And up she rises. .
PUBLISHED: 18:24 07 May 2008 | UPDATED: 09:44 23 August 2010
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POLICE investigating the cause of the Cutty Sark fire are still without answers nearly a year after the spectacular blaze. Chief Executive of the Cutty Sark Trust, Richard Doughty, admitted the police are no closer to finding the fire s cause but that th
POLICE investigating the cause of the Cutty Sark fire are still without answers nearly a year after the spectacular blaze.
Chief Executive of the Cutty Sark Trust, Richard Doughty, admitted the police are no closer to finding the fire's cause but that they are certain it wasn't caused by Cutty Sark Enterprises' negligence.
He spoke to the Reporter as conservation workers carefully removed the ship's delicate rudder-bearing counter last Thursday, as the trust's £25 million restoration project nears completion.
Mr Doughty said: "A lot of people show surprise at how long the investigation is taking, but I think that shows how thorough they are being.
"We are in regular contact with Scotland Yard and I think it is unlikely from discussions I have had that there will be any news before the anniversary.
"You can certainly rule out negligence. They are satisfied that there has not been negligence so it would not affect the insurance."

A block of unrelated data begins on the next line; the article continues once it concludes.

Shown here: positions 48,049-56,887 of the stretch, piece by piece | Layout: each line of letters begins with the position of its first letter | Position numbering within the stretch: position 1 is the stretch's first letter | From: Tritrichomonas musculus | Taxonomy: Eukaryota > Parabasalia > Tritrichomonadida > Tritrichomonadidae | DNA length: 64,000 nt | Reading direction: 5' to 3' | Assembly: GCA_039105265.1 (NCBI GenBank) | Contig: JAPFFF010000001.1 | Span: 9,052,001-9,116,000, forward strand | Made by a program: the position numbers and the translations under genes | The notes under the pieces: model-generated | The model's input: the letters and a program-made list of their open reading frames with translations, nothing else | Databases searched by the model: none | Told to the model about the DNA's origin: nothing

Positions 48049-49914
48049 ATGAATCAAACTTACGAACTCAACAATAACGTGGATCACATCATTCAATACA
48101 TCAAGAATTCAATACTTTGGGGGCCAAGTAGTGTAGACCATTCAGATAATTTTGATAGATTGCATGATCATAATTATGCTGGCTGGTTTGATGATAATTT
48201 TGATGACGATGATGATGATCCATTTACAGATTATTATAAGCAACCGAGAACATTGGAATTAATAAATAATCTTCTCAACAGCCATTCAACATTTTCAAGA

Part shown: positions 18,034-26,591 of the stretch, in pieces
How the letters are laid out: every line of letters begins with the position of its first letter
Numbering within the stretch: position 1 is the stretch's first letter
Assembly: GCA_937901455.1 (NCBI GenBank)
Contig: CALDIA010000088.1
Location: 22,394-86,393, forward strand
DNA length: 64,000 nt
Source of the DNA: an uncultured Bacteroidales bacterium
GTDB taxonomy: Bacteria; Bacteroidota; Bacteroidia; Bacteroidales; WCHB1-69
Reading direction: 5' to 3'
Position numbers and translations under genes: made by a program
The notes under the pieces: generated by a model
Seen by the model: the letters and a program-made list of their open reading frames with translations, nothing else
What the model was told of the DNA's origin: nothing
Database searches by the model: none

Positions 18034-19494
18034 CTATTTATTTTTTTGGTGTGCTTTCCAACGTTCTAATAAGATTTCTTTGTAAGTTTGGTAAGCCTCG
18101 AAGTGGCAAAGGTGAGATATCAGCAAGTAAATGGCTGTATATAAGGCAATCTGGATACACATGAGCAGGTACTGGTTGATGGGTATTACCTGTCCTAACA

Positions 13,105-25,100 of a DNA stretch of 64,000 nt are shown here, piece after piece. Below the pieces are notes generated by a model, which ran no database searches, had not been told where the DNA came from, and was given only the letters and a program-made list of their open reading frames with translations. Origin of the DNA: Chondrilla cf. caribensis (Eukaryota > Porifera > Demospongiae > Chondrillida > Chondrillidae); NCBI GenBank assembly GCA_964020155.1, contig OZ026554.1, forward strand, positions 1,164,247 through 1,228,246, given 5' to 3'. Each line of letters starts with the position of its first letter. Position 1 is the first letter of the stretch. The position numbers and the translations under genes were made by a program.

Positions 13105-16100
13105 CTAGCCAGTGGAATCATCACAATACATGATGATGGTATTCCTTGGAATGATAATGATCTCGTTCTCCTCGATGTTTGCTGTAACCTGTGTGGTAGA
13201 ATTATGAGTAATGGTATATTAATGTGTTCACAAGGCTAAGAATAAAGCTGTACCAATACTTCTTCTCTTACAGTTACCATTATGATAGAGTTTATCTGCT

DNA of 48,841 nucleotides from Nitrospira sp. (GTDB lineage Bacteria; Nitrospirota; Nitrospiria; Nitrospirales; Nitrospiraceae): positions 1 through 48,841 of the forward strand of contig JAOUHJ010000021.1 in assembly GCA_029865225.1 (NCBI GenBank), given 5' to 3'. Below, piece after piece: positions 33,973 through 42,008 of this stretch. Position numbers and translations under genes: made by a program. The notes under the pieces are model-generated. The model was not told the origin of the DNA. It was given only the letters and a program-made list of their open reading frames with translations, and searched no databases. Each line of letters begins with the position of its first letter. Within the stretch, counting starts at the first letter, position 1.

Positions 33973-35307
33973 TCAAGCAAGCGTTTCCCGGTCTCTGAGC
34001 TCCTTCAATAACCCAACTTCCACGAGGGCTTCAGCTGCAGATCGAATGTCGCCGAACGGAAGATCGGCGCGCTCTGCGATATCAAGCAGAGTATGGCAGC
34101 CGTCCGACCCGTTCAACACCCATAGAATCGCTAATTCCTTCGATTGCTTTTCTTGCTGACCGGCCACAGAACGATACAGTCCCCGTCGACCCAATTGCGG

The cost of the restoration project shot up by £10 million after fire ravaged the famous clipper on the morning of May 21 last year, bringing the total cash needed to £35 million.
The project has been saved by two grants from the Heritage Lottery Fund (HLF) totalling £23 million, Mr Doughty revealed.
He admitted the 10-month delay caused by the fire has caused costs to spiral.
He said: "My nerves have been a hell of a lot better since January, when we got the Heritage Lottery Funding. We could be looking at a very different project. If they had not stepped forward for a second time to save us we would only have been able to save the ship.
"The winch that will hold her off the ground and the glass skirt around her would never have been possible.
"We will release a statement on the anniversary, but I can assure you we won't be having any bonfires of fireworks."
The next landmark in the operation is due in August, when the iron frame weighing around 350 tonnes will be permanently hoisted three metres off the ground using hydraulic jacks.
The famous vessel was moored alongside HMS Worchester at Greenhithe foreshore, know the plush Ingress Park development, between 1938 and 1954.
It was at Gravesend in 1883 where history was made when she completed her return journey from New South Wales, 25 days faster than other ships.
Before the Cutty Sark became a national treasure it was used as an auxiliary vessel for the cadet training ship HMS Worcester. It was used to train officers for service in the Royal and Merchant Navies.
The Cutty Sark Trust is still trying to raise £4 million to complete the project, which started in November 2006. T o donate visit http://www.justgiving.com/cuttysarkfire.